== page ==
14 (4) the policy is the “moving force behind the constitutional violation.” Anderson v.
15 Warner, 451 F.3d 1063, 1070 (9th Cir. 2006). “For a policy to be the moving force
16 behind the deprivation of a constitutional right, the identified deficiency in the policy
17 must be closely related to the ultimate injury,” and the plaintiff must establish “that the
18 injury would have been avoided had proper policies been implemented.” Long v. Cnty.
19 of Los Angeles, 442 F.3d 1178, 1190 (9th Cir. 2006).
Here, the FAC is devoid of any allegations that County maintained a policy,
21 custom, or practice of failing to transmit official Superior Court documents to the
22 appropriate entities to obtain reductions in sentence pursuant to Proposition 47.
23 Moreover, Plaintiff fails to allege any role by County in disseminating Minute Orders
24 issued by the Superior Court, an entity distinct from County.
Finally, to the extent Plaintiff seeks to impose §1983 liability on SDPDO, such
26 a claim necessarily fails. Public defenders do not act under color of state law, see Polk
27 County v. Dodson, 454 U.S. 312, 325 (1981); Cox v. Hellerstein, 685 F.2d 1098, 1099
28 (9th Cir. 1982) (applying the holding of Polk in a Bivens action), and there is no
1 respondeat superior liability under §1983.
In sum, the court grants the motion to dismiss all federal claims asserted against
3 the County of San Diego without leave to amend.
CDCR, as well as Scott Kernan and Kathleen Allison, sued in their official
6 capacities for money damages, move to dismiss the federal claims because they are not
7 persons under §1983. The court grants the motion to dismiss because the CDCR is an
8 arm of the state and, therefore, not subject to §1983 liability. Bennett v. People of State
9 of California, 406 F.2d 36 (9th Cir. 1969) (CDCR is not a person for purposes of
10 §1983); Haack v. California Dep’t of Corrections and Rehabilitation, 2012 WL
11 570353, at *4 (E.D. Cal. Feb. 12, 2012); Will v. Michigan Dep’t of State Police,
12 491 U.S. 58, 71 (1989).
Plaintiff contends that the CDCR Defendants waived Eleventh Amendment
14 immunity and are, therefore, subject to §1983 liability. The court rejects this argument
15 because, among other things, the CDCR Defendants are not asserting the Eleventh
16 Amendment to bar Plaintiff’s claims. Rather, the threshold issue under §1983 is
17 whether a state agency like CDCR, or its officials acting in their official capacities, are
18 “persons” for purposes of §1983, something Plaintiff fails to establish.
In sum, the court grants the motion to dismiss the federal claims without leave
20 to amend.
The court sua sponte remands this action to state court. See Maniar v. FDIC,
23 979 F.2d 782, 785 (9th Cir. 1992) (the court may sua sponte remand an action to state
24 court). Federal courts are courts of limited jurisdiction. “Without jurisdiction the court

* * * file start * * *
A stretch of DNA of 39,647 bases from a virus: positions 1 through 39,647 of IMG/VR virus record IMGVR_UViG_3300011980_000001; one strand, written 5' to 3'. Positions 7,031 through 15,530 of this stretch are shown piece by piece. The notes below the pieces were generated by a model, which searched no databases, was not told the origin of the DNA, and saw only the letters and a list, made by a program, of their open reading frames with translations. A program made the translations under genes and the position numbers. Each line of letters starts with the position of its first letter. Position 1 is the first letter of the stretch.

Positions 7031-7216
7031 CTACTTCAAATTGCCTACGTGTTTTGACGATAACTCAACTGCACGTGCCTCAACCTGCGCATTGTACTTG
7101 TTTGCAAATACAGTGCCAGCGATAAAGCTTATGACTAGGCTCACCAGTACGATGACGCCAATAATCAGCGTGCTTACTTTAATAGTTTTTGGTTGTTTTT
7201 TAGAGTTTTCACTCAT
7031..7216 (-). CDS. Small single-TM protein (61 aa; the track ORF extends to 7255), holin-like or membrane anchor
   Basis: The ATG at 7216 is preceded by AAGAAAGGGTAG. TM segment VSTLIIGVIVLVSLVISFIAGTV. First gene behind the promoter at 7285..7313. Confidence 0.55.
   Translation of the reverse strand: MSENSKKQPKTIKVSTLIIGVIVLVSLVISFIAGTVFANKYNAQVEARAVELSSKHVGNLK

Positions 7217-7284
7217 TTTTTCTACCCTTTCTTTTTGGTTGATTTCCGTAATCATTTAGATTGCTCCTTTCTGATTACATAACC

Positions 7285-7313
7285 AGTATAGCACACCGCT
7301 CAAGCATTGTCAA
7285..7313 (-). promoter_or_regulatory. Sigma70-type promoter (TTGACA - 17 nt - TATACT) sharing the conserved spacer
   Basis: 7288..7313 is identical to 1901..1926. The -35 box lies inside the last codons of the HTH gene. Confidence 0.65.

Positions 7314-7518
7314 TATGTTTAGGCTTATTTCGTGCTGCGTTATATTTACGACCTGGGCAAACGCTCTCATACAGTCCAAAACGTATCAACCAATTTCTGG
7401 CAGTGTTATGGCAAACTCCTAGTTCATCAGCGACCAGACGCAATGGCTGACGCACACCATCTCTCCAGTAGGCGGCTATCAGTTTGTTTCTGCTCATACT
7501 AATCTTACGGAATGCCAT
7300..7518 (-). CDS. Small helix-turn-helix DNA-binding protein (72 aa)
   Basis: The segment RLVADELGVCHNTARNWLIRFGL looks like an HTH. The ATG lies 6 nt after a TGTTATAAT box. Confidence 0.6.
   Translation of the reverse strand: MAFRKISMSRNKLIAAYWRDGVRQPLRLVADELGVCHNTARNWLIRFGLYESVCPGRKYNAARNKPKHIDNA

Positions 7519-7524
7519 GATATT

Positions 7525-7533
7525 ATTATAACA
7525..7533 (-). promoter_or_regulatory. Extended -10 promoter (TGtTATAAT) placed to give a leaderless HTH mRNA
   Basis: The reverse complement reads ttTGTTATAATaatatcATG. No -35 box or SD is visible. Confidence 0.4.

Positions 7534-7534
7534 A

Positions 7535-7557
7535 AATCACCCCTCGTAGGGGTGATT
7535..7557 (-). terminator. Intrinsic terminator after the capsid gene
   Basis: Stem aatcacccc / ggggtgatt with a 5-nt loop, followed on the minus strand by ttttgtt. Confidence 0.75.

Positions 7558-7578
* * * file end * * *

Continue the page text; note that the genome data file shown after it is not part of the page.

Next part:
25 cannot proceed at all in any cause. Jurisdiction is power to declare the law, and when
26 it ceases to exist, the only function remaining to the court is that of announcing the fact
27 and dismissing the cause.” Steel Co. v. Citizens for a Better Environment, 523 U.S. 83,
28 94 (1998) (quoting Ex parte McCardle, 74 U.S. (7 Wall.) 506, 514, 19 L.Ed. 264
1 (1868)). Accordingly, federal courts are under a continuing duty to confirm their
2 jurisdictional power and are even “obliged to inquire sua sponte whenever a doubt
3 arises as to [its] existence. . . .” Mt. Healthy City Sch. Dist. Bd. of Educ. v. Doyle,
4 429 U.S. 274, 278 (1977) (citations omitted).
“Any civil action of which the district courts have original jurisdiction founded
6 on a claim or right arising under the Constitution, treaties or laws of the Untied States
7 shall be removable without regard to the citizenship or residence of the parties.”
8 28 U.S.C. §1441(b). Whether a claim “arises under” federal law for removal purposes
9 is determined by the well-pleaded complaint rule. Under the “well-pleaded complaint
10 rule, . . . federal jurisdiction exists only when a federal question is presented on the
11 face of the plaintiff's properly pleaded complaint.” Caterpillar, Inc. v. Williams,
12 482 U.S. 386, 392 (1987) (internal quotation marks omitted). “[T]he mere presence of
13 a federal issue in a state cause of action does not automatically confer federal-question
14 jurisdiction.” Merrell Dow Pharm., Inc. v. Thompson, 478 U.S. 804, 813 (1986). A
15 “federal issue” is not “a password opening federal courts to any state action embracing
16 a point of federal law.” Grable & Sons Metal Prods. v. Darue Eng'g & Mfg., 545 U.S.
17 308, 314 (2005) (internal quotation marks omitted). See Rivet v. Regions Bank of
18 Louisiana, 522 U.S. 470, 475 (1998). The party who invokes federal removal
19 jurisdiction, has the burden of demonstrating the existence of federal jurisdiction. See
20 Gaus, 980 F.2d 566; B., Inc. v. Miller Brewing Co., 663 F.2d 545 (5th Cir. 1981). Any
21 doubts regarding removal jurisdiction are construed against removal and in favor of
22 remanding the case to state court. See Gaus, 980 F.2d at 566.2
Here, under the well-pleaded complaint rule, Plaintiff’s claims, as set forth in the
24 original complaint, the operative complaint at the time of removal, do not raise federal
25 questions against the named defendants nor do they require the resolution of substantial
In any case where “the district court lacks subject matter jurisdiction, the case
shall be remanded.” 28 U.S.C. §1447(c).
1 federal issues.3 As set forth above, applying long-standing unassailable threshold
2 principles regarding proper parties cognizable as defendants in a §1983 case, no federal
3 questions are asserted against any Defendant. Accordingly, as federal jurisdiction must
4 “be rejected if there is any doubt as to the right of removal in the first instance,” Gaus,
5 980 F.2d at 566, the court remands the action to state court. Pursuant to 28 U.S.C.
6 §1367, the court declines to exercise supplemental jurisdiction over the state law claims
7 and remands the action to the Superior Court of California, County of San Diego.
In sum, the court grants all motions to dismiss the federal claims without leave
9 to amend and remands this action to the Superior Court of California, County of San
10 Diego. The Clerk of Court is instructed to close the file.
IT IS SO ORDERED.
12 DATED: April 6, 2017
Hon. Jeffrey T. Miller
United States District Judge
The original complaint is based upon substantially the same allegations as the
FAC and sets forth four §1983 claims.